It’s ironic how we got to book the trip on the day we got flooded. I remember coming out of my room that morning, totally jubilant, because I had just booked my flight to Coron, and then all that joy got wiped out when I saw the water rising up our street.

But let’s not talk about that.

It was a trip I looked forward to after the entire flood thing. It was a trip that I looked forward to after I suffered through major burnout last November. It was a trip that I wanted to experience to make  my 2009 a little bit better than it was turning out to be.

And what do you know, it was.

Now, I won’t be able to write down every single detail that happened, so let me put them down in bullets and photos. :)

  • Coron is a province. I haven’t been to Puerto Prinsesa yet, which is a city, but Coron is far from being a city. I don’t think I saw any cars, save for the vans we rode, and everything is walking distance. And don’t expect to see anything like Minka Aire there, because there’s none. I almost thought we would be landing in the middle of nowhere as the plane descended when we got there. This was my view:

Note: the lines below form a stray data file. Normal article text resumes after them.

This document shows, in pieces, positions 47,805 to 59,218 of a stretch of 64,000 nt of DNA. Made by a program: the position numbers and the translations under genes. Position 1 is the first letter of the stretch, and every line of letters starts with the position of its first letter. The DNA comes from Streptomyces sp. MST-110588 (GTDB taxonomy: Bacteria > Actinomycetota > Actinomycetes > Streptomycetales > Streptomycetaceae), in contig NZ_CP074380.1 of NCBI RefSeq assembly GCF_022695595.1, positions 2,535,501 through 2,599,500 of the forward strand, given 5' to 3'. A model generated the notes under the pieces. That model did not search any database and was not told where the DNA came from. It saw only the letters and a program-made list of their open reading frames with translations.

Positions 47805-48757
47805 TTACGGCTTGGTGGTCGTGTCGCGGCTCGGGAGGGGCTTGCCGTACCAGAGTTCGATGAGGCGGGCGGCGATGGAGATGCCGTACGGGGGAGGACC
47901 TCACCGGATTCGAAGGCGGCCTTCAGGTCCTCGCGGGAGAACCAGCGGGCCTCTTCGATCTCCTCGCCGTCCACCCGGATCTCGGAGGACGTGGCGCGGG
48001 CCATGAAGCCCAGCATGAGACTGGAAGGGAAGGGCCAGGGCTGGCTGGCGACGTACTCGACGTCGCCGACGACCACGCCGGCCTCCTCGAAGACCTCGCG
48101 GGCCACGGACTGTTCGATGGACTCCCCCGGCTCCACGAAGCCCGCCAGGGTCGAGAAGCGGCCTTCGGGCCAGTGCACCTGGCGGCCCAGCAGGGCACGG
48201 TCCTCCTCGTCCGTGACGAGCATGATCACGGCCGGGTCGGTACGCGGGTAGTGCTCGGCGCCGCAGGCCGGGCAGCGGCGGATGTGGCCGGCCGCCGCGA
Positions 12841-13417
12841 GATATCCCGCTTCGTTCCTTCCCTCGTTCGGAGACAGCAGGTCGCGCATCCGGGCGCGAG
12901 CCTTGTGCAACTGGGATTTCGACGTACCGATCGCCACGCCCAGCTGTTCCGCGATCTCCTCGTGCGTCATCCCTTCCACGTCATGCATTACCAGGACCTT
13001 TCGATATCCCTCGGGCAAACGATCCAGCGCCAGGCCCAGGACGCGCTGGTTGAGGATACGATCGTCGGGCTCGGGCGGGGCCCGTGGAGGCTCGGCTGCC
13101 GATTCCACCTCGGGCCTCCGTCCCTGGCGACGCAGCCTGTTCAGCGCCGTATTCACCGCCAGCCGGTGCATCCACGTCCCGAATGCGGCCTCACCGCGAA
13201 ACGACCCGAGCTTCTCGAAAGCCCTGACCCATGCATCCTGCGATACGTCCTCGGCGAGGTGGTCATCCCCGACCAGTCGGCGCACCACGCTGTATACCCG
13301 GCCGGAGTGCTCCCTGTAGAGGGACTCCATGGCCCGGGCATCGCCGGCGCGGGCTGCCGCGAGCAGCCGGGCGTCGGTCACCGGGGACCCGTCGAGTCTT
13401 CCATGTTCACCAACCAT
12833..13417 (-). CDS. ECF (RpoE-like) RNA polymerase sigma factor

The view WHILE landing
    The view WHILE landing

    It was a bit unfortunate that while we were there, the island was having electricity problems. Then again, we were always out of the house, so it didn’t matter anyway. :)
    Continue reading Coron, Palawan

Blessed be His Name

So that wasn’t so bad.

To those who don’t know, another typhoon hit the Philippines yesterday — the fourth one that came inside the Philippine Area of Responsibility in the span of four/five weeks. Just today, five weeks ago, our house got flooded, and in a way I find it funny that another typhoon just left the country. And I hear there’s more?